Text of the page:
Highlands East is preparing a short-term rental questionnaire in an effort to understand the community’s feelings on the topic.

Council voted to proceed with a two-month public review for the draft questionnaire during its Feb. 12 meeting. The questionnaire seeks to gather public input on the issue of short-term rentals and is modelled after one completed in Minden Hills last fall.

Chief administrative officer and treasurer Shannon Hunter said this is a way to get an idea of how the public feels about short-term rentals.

“This is fulfilling what council stated that they wanted to do was reach out to the public to receive public input from all Highlands East residents on how they feel, or maybe impacts that they have, positive or negative impacts they have, on short-term rentals,” Hunter said.

The draft questionnaire includes questions such as whether a person has personally experienced short-term rentals being associated with unwanted behaviours and whether they see short-term rentals as being positive for economic development.


Another portion of the questionnaire also asks about whether the municipality should regulate short-term rentals and requests opinions on possible regulatory options, such as limiting the number of days a short-term rental can be rented in a year.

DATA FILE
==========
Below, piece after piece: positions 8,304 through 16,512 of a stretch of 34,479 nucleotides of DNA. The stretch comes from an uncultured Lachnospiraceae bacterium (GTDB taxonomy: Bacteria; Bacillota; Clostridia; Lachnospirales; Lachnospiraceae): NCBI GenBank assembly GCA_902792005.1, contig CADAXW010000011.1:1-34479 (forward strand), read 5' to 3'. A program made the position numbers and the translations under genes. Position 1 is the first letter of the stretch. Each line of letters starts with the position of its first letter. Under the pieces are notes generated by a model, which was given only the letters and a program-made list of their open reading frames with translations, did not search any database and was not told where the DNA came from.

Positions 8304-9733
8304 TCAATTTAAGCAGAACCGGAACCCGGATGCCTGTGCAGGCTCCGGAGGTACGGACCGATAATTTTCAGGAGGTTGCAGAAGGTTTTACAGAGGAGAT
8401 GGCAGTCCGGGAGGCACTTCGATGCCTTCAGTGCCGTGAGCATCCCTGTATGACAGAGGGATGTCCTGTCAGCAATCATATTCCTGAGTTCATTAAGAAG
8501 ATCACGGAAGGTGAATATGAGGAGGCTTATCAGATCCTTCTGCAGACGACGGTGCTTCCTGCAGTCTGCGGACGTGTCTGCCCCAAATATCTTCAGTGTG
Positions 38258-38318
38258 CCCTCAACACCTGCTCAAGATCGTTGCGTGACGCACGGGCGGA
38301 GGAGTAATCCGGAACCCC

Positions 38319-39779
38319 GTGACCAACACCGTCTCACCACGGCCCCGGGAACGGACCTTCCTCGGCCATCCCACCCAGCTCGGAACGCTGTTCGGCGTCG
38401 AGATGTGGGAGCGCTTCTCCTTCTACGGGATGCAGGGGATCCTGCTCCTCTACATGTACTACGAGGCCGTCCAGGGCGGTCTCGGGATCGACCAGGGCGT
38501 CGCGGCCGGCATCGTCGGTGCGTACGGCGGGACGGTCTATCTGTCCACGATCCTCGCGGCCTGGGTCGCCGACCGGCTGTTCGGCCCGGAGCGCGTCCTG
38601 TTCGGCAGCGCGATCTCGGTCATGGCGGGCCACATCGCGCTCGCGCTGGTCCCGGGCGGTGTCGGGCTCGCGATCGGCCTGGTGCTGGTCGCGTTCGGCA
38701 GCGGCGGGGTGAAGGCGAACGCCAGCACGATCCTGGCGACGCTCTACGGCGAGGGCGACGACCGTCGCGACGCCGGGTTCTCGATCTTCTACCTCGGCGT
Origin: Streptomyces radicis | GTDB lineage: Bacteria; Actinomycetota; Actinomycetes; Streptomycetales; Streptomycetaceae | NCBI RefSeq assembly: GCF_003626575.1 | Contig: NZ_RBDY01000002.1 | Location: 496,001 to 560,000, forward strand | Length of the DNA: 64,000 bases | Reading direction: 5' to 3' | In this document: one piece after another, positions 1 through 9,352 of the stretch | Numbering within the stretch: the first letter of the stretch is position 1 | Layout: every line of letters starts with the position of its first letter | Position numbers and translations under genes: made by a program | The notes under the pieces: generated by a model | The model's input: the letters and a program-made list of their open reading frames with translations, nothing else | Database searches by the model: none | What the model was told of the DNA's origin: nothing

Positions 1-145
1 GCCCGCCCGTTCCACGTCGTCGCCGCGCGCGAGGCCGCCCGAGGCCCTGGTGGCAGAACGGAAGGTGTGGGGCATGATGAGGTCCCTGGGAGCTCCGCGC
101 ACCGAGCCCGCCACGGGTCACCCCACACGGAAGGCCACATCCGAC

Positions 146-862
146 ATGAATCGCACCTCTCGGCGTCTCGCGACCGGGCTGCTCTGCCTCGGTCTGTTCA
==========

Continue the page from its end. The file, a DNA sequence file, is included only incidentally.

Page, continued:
However, the questionnaire received a lengthy response from Ryan Bailey, an area cottager who spoke out against the municipality’s work on the short-term rental file at its Jan. 16 council meeting. In a mass email to council members, Bailey questioned the winter timing of the public review period for the survey, given the number of seasonal residents impacted by the matter.

Bailey also questioned whether more research and data collection should be conducted before a survey, such as a cost estimate on the implementation and enforcement of short-term accommodation regulations and a study on other provincial municipalities addressing short-term rentals.

“How can residents possibly make informed submissions through a survey without first understanding the facts and data of the matter?” Bailey said.

Hunter commented on council receiving a “communication from ratepayers” prior to the meeting.

“Some of the concerns had to do with the questionnaire being put out, the cart before the horse,” Hunter said. “However, council stated they wanted to seek input from all residents. Their input on their feelings not on any particular bylaw or scenario.”

“We’re solely seeking input on a draft document,” Hunter later added.

Deputy mayor Cec Ryall said the municipality is facing serious challenges in dealing with short-term rentals.

“We’re getting bogged down before we can get out of the starting blocks,” Ryall said.

The draft questionnaire on short-term rentals will be posted on the municipal website, according to a staff report. The public input period will go until April 30.

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